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The Lord Bishop of Gloucester: My Lords, I learnt only a short time ago of the sad death of Lord Whitelaw. However, I gladly associate the Bench of Bishops with these tributes.

I understand from my noble friend the Lord Bishop of Carlisle that the noble Viscount, Lord Whitelaw, was an active member of his local church in the parish of Dacre in Cumbria. He undoubtedly lived his life always as a deeply-committed Christian. He was a good man, a good churchman, and we thank God today for his life and example. We gladly remember in our prayers today his bereaved wife and family.

Lord Denham: My Lords, one of my most endearing memories of Willie was his flashes of extreme anger, which lasted approximately a minute and a half, and were followed by a totally unnecessary, abject apology. He was one of that very small number of immaculate politicians who are supreme in the skills of their profession and at the same time are incapable of doing a mean or dishonourable thing. Even among that select company, Willie stood out for his universal kindness and, above all, his approachability. The legacy of his benign influence will remain in your Lordships' House for a long time.

Lord Blease: My Lords, perhaps I may add a word on this occasion to the memory of Willie Whitelaw in

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Northern Ireland. 1n 1962 there was a high rise in unemployment, particularly among young people. He was then Minister of Labour in the United Kingdom Government. He came to Northern Ireland and tried to promote some interest in the affairs of young people. He left a long-lasting impression there.

I first met him through my trade union background. I found him extremely helpful and earnest in his approach. Latterly, he became Secretary of State for Northern Ireland. Again, with my background of trade unions, not politics, and seeking to represent the broad spectrum of life in Northern Ireland, Willie Whitelaw was a gentleman in many, many ways. He listened attentively. He did not preach or lecture but talked with you. He will always be remembered for the way in which he handled affairs in Northern Ireland in those dark days.

Lord Fitt: My Lords, it may be appropriate if I say a few words, particularly today when there is so much trouble in Northern Ireland over the setting up of an executive. Willie Whitelaw was the first Secretary of State for Northern Ireland in the dark days of 1972 when nearly 500 people were killed. I said today in Northern Ireland that of all the Secretaries of State that we have had since then, he will be remembered by thousands of people from both communities with great affection.

Within a few short months he was able to talk to the majority Unionist party and my own party, the SDLP. He had a great personality. He almost put his arms round the different factions. He brought us into a room on a few occasions and, within a very short time, we had the first executive in Northern Ireland. It was a very real tragedy that Willie had to leave Northern Ireland before the Sunningdale executive was formed. I have no doubt that many people have been saying over this past week, in view of events in Northern Ireland, that if that executive had survived and if Willie had remained there, Northern Ireland would not be going through such trauma today.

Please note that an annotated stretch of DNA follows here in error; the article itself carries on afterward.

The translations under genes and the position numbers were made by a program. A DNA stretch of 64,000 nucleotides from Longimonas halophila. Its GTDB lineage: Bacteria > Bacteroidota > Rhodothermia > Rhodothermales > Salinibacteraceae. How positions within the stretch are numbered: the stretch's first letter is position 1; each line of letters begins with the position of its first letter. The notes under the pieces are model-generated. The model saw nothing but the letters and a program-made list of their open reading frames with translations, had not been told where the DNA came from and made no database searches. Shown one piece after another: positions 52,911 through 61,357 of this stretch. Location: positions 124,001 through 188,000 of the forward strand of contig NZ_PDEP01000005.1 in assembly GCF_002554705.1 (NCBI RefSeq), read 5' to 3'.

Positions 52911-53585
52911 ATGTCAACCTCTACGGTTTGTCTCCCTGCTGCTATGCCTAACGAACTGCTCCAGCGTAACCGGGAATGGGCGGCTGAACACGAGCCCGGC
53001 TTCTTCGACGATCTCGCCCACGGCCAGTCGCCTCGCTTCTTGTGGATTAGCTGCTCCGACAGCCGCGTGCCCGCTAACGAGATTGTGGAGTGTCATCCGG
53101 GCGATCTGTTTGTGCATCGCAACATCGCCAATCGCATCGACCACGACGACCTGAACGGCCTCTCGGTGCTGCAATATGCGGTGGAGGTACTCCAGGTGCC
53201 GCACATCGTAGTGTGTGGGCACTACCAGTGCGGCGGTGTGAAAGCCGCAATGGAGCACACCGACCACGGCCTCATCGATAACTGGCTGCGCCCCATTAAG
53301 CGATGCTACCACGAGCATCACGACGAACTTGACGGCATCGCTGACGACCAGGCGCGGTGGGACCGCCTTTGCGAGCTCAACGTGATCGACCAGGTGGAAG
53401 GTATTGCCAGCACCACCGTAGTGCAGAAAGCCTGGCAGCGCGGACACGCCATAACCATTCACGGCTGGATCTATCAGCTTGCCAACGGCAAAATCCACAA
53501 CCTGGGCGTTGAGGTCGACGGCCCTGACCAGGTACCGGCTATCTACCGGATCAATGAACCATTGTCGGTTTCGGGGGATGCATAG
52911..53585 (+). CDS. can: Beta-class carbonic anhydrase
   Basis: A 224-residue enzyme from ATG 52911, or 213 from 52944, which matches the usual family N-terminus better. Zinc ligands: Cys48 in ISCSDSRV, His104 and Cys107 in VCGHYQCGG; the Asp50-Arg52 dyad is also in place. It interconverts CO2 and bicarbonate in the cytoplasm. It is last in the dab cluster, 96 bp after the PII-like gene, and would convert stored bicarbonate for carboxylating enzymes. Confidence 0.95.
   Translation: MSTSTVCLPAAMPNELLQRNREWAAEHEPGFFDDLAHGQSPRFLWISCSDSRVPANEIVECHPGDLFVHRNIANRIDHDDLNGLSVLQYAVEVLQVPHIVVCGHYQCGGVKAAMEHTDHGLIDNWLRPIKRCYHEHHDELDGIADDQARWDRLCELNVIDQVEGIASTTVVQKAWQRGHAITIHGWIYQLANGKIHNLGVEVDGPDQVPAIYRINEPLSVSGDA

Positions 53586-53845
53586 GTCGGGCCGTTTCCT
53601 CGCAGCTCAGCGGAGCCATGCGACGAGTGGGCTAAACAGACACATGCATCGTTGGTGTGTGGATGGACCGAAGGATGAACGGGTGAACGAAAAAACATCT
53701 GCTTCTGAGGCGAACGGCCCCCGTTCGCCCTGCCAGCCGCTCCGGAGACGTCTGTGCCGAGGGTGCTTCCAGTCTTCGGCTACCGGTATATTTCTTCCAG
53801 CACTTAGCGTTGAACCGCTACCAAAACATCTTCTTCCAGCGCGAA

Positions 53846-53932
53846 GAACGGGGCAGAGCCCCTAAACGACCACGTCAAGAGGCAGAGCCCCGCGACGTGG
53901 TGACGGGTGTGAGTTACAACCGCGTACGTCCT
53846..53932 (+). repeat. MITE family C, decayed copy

Willie Whitelaw was the first and by far the most courageous and far-seeing Secretary of State for Northern Ireland. He will be sadly missed in Northern Ireland. He will be sadly missed by all those who knew and loved him throughout his lifetime in this country.

The Earl of Longford: My Lords, I believe that there have been almost a score of Leaders of the House since the war. We are a mixed bag. Some people find us agreeable; others not so. However, I think that one matter on which all parties will agree, as will the present House, is that Willie Whitelaw was the most lovable Leader of the House that anyone can remember.

Baroness Masham of Ilton: My Lords, as one of the family--Willie Whitelaw's eldest daughter is my sister-in-law--I should like to thank the House for the very good tributes paid to him.

Baroness Young: My Lords, on behalf of the Association of Conservative Peers, I should like to say that we have lost a great friend and a great man;

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someone who was respected for his integrity, honour, sense of duty and sense of service. He was an example to us all. We shall greatly miss him.

EU Intergovernmental Conference 2000

3.20 p.m.

Lord Wallace of Saltaire asked Her Majesty's Government:

    How they intend to consult Parliament on the United Kingdom's preferred agenda for the European Union Intergovernmental Conference now planned for next year.